The IMF's path to a resilient recovery - Comment & Profiles -

The IMF is facing the biggest challenge in its history — keeping the world economy afloat in the midst of a global pandemic. Leading the response is Kristalina Georgieva, the first IMF head to hail from an emerging market, who wants to ensure the outcome is a more equitable and sustainable world. 

Kristalina Georieva

Kristalina Georgieva has certainly been through a baptism of fire during her first year as managing director of the International Monetary Fund (IMF). Only a few months after taking the helm in October 2019, the world was plunged into a global health crisis that quickly turned into a widespread economic crisis, as countries scrambled to contain the Covid-19 pandemic by closing borders and shutting down swathes of their economies.

It is estimated that 90% of countries will have smaller economies by the end of 2020, compared to the start of the year. “Our assessment is a $12tn loss in gross domestic product (GDP) in 2020 and 2021. This is the same as Japan, Germany, Spain and Italy not producing for a whole year,” says Ms Georgieva.

In the face of such an immense challenge, she feels privileged to be in charge of such an “agile and forward-leaning” institution. “It has been a very meaningful first year, as we have tremendously stepped up support for our members during this time of crisis. Never in our history have we helped them so much, so fast. This is as a result of the fund’s incredible talent and the trust of our membership in what we can do for them,” she says.

As of September, the IMF has provided $30bn in emergency financing to 75 countries — 47 of which are low-income countries — and also provided assistance through traditional support to countries with strong fundamentals, such as Peru and Chile, and countries that are in a more difficult place, like Ukraine and Egypt. Ms Georgieva is proud of the decisiveness with which the IMF demonstrated that it is “the world’s first responder in a time of crisis”.

Economic turmoil

In early March, there was fear of a world economic collapse, with massive bankruptcies and high unemployment. However, a full-blown meltdown was averted, thanks to the action taken by central banks and finance authorities to put a solid floor under the world economy. This leads Ms Georgieva to believe that the worst is over. “By pouring in liquidity, they have provided the grounds for the partial and uneven recovery that we project for next year,” she says.

“It is a partial recovery because, by the end of 2021, the world will still not be back to 2019’s level. More importantly, it will be an uneven recovery because parts of the economy that are not dependent on contact activities, such as the digital sector, are moving well, while other parts are stagnating,” she says, adding that this applies across countries, not only within them.

Ms Georgieva warns of the risk of “a tale of two cities”, and counsels on the need to concentrate on preventing inequalities from increasing and helping those who are falling behind to catch up.

Trade disputes

In addition to the Covid-19 pandemic, the spectre of trade wars also looms over the global economy, with the US/China tit-for-tat dominating the headlines. Such disputes are also fostering a rise in protectionism and nationalism. Ms Georgieva says that trade tensions were top of mind before the pandemic and the situation has not improved.

“The contraction in trade is more than two times bigger than the contraction in GDP. In June we projected a 12% drop in trade for this year, as countries retreat behind their borders, putting restrictions on medical supplies and, in some cases, even food items,” she says. “Some have the idea that it is better to drop from global supply chains and do everything at home. But I believe that we are going to pull the rug out from under our feet in terms of recovery unless we overcome these tendencies towards more protectionism.”

Ms Georgieva points to data demonstrating that trade is good for growth, jobs and poverty reduction. But she is also cognisant that the world has been “somewhat negligent” over the past decade to some of the problems in global trade. “For example, the fact that not everyone benefits and those who lose from globalisation might be left behind — that has to be fixed,” she says. “Unless these shortcomings are fixed, then this retreat behind national borders risks turning into a major obstacle to the revival of the world economy.”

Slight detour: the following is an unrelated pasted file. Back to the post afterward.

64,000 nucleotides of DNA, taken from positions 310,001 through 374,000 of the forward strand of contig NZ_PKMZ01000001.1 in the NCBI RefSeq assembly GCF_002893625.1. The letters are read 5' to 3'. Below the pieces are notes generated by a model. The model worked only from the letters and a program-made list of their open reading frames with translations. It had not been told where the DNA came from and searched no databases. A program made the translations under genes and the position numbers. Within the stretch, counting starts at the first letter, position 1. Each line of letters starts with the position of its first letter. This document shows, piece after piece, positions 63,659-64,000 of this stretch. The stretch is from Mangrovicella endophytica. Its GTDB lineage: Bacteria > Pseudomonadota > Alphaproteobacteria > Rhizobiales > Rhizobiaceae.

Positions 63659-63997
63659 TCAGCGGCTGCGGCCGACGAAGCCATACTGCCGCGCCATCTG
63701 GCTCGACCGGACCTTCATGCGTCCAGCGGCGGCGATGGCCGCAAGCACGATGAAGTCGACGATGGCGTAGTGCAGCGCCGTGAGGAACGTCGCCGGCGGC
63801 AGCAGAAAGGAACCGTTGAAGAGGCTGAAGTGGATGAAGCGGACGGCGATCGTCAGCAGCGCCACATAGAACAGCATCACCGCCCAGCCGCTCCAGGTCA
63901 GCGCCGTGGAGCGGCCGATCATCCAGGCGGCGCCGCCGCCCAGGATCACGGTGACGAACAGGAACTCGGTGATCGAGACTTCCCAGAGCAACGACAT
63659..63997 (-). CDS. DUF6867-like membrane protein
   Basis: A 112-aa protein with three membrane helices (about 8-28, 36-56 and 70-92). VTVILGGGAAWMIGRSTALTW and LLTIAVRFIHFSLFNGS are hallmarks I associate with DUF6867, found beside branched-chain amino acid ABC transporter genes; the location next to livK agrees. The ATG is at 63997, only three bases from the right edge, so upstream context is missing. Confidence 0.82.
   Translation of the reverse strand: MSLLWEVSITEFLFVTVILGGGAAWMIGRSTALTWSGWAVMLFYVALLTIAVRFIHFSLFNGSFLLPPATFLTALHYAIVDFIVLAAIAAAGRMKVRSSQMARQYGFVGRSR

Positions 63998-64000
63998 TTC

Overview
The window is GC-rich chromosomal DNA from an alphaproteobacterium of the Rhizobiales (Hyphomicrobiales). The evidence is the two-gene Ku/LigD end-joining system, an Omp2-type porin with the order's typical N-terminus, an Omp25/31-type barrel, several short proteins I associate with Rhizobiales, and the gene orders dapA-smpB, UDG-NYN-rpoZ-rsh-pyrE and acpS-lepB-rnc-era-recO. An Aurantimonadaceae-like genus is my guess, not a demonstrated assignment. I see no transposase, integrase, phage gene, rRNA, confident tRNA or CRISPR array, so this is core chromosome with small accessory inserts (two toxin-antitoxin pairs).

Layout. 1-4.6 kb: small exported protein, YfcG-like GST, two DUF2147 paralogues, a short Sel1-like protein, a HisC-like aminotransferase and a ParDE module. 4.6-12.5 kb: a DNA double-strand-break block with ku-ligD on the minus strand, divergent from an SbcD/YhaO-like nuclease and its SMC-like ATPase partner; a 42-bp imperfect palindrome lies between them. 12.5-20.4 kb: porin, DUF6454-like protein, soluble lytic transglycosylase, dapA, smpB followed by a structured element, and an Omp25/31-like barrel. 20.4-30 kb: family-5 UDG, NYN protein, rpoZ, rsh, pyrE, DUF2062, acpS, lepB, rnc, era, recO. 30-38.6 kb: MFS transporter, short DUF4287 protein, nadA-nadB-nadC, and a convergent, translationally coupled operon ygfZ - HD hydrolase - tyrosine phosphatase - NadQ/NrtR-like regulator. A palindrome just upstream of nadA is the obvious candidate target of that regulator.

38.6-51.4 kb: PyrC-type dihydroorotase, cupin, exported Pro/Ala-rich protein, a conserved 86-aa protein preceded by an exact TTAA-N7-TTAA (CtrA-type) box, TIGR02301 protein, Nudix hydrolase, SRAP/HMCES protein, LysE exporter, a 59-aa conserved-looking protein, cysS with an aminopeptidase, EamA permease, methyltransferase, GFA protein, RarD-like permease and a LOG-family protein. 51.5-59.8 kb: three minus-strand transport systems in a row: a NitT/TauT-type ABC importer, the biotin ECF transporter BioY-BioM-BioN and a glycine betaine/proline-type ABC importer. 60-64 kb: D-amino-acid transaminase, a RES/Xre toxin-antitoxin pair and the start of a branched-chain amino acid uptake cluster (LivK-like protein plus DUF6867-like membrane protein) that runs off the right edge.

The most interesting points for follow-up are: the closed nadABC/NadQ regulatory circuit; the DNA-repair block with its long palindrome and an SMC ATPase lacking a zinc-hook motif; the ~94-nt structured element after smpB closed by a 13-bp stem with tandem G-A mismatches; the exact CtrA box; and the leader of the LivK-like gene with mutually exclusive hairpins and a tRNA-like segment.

She also counters the argument that deglobalisation is a dominant trend. “We are seeing a massive increase of connectivity and a leap forward in the digital economy that is borderless,” she says. “Being able to connect from wherever we are has become more the norm than before, and I believe that it is this positive trend of inclusion — from education to commerce to production — that is going to help us to overcome this tendency to break from each other and instead stay together for the benefit of all.”

Equitable and sustainable

Despite all eyes being on the crisis response, the IMF remains committed to the 17 UN Sustainable Development Goals (SDGs). “It is becoming even more important for us to concentrate on how we can live in a world that is more inclusive, more sustainable and more capable to withstand the shocks to come,” says Ms Georgieva. “What this pandemic has taught us is that we are interconnected. We depend on each other and are only as strong as our weakest link.”

The IMF has been engaged in defining the economics of transitioning towards sustainable and inclusive economies. During the crisis, it has been working with its members to outline what they can do, as they put in place massive stimuli, to bring the world closer to achieving these goals.

There is a high risk of reversing gains already made, warns Ms Georgieva. “This is particularly true when we look at how this crisis manifests itself,” she says. “The advanced economies that have stronger fundamentals and more capacity to invest in protecting their businesses and people are doing exactly that. However, poor countries don’t have that capacity. We are seeing a partial recovery in advanced economies, but a massive drop in economic activity in many emerging market and developing countries.”

Gender equality is one area that she is focused on and the IMF has done much research on how crises disproportionately impact women. “The same way we should be concerned about developing countries falling behind and poverty increasing, we ought to be very concerned about a reversal in the trend towards gender equality,” she says. “This crisis is awful for women because they are more often in the contact sectors, such as healthcare, social services, tourism and hospitality, and are also more likely to be participating in the informal economy. Women do most of the work at home, which has gone up with children staying home, and they also tend to fall victim to gender-based violence, especially at times of stress. So on all counts, women are the most severely impacted.”